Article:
Immolation then.  Not building collapse.  He really hated burning to death.  He should update the “dislikes” section on his Facebook profile.

The stairway was uncomfortably hot.  A screaming, frantic mass of humanity surrounded him and he was knocked around by elbows and pushing. Wait, was he going to be trampled to death? That had happened to him, a few times. Assuming you got kicked in the head first, it wasn’t that bad.

“El fuego está en todas partes!” a voice came from behind him and he saw a man kneeling to pray.  The fire is everywhere.   “Jesus sálvame.  Por favor llévame a tu reino”. Jesus save me. Please take me to your kingdom.

Jesse didn’t know how the afterlife worked for other people, but in his experience praying never helped.  Still, he had no other ideas, so he knelt beside the terrified man and gathered his hands.

“No se desesperen.” Jesse said to the main. Do not despair. “Hay más en la vida de este y Dios te ama.” There is more to life than this one and God loves you.

The man squeezed his hands painfully and a look of wild hope flashed across his face. “Estoy asustado. No quiero morir.”  I am scared. I don’t want to die. “Por favor, puedes salvarme?” Please, can you save me.

“Hay más por venir después de esto. Bebe el humo. Terminará más pronto.” Jesse shook his head. There is more after this. Drink the smoke. It will end sooner.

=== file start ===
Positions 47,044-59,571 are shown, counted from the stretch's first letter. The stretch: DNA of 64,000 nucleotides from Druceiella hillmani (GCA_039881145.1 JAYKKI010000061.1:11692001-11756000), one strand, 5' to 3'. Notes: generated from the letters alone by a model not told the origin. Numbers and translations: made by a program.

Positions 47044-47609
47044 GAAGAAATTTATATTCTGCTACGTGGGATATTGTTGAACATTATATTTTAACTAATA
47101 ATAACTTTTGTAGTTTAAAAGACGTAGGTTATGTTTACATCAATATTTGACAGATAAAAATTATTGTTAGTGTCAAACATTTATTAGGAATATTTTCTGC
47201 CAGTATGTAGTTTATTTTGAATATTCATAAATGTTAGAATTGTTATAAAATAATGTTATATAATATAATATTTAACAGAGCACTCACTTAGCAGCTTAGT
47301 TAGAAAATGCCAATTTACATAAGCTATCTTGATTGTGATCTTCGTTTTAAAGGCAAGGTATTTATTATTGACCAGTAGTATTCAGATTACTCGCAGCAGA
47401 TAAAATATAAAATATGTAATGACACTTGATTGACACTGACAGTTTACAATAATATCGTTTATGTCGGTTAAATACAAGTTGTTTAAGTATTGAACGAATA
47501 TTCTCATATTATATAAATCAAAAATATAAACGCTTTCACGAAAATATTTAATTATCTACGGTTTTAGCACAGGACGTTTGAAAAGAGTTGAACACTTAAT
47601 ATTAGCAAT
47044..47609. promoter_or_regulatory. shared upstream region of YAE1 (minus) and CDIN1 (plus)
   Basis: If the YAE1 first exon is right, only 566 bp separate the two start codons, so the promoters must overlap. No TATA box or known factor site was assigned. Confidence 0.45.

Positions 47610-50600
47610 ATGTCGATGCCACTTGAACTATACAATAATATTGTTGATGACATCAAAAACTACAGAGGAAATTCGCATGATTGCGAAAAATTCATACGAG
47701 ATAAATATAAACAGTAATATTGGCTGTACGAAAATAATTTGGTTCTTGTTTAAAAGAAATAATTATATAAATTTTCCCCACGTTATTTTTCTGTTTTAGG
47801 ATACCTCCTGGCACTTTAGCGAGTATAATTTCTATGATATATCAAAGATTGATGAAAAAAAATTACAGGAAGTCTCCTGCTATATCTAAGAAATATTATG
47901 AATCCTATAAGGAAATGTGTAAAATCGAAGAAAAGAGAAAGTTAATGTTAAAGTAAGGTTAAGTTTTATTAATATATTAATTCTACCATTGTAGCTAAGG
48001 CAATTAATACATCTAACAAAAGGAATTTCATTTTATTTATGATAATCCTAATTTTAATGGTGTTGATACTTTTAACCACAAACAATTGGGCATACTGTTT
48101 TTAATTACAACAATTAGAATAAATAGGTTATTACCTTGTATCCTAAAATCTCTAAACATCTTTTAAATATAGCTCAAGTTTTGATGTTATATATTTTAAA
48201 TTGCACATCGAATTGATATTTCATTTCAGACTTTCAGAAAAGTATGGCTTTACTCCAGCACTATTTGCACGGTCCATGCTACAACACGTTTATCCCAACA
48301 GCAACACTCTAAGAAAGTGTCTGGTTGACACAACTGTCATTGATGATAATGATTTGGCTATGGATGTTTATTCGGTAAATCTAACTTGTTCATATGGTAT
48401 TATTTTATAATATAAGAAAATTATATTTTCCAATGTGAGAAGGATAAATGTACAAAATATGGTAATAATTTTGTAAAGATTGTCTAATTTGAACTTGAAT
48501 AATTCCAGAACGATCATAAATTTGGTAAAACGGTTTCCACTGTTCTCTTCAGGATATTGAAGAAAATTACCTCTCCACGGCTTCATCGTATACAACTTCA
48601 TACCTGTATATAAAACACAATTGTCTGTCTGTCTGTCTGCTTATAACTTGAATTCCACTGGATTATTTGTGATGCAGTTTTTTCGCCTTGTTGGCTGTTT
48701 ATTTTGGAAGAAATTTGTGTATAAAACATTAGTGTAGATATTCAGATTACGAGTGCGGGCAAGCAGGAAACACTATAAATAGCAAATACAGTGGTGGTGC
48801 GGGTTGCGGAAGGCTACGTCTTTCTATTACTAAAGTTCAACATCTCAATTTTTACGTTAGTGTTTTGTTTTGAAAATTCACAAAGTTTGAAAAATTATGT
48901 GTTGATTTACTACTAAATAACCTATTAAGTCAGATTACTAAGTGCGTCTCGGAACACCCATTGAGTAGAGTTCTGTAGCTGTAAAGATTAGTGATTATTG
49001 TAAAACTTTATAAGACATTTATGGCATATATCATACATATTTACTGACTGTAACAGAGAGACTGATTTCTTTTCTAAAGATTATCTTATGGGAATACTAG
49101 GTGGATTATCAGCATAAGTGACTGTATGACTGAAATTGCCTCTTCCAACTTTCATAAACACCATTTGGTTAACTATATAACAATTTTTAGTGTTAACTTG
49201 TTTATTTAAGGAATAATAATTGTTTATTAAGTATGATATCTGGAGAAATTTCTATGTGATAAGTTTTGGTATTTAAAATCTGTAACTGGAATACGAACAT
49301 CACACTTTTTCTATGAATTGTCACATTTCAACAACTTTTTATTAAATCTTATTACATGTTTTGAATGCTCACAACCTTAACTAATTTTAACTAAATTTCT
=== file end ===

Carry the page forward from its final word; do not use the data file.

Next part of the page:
The man frowned at him.  “Asshole.” he said in heavily accented English.  He pushed Jesse back and ran to the group trying to stuff themselves down the elevator shaft.

Apparently Jesse did not provide the response the man was looking for. Well, that’s God for you. He always answers, but overwhelmingly, the answer is “you’re on your own, coach.”

Jesse stayed where he was, letting the thick black smoke hug him. He took a deep breath, filling his lungs with jagged, hot air and was seized by coughing.

He didn’t cover his mouth,  If it really was going to be fire, getting himself knocked out by the smoke was infinitely preferable to immolation. More entered his lungs and his head swam.  The hallway became indistinct and fuzzy. In moments, the din of the people faded to background noise as the toxic smoke, filled with carbon monoxide and various toxins from burning building materials, shut down his nervous system.

He fell over on his side, his eyes tired. A lethargy enveloped him and he could feel the air get hotter. He had moments left.

This wasn’t a bad run, he thought. Three weeks.

Moments later, fire burst into the hallway from the stairwell.

He died.


 

Some thoughts about this story

  • Stories about time loops and time travel are tough to pull off a full book about.  The problem with infinite tries at a problem is that it really dilutes the narrative tension.  I found it hard to keep going with this story.
  • Given my spanish is 100% sourced from google translate, I have no doubts I got it wrong.
  • As I also learned, if I ever start a book with the main character “Jesse”, I am forever distracted by “Jesse is a friend… yeah, always been a good friend of mine.”  See?  Now it’s in your head too.  Sorry!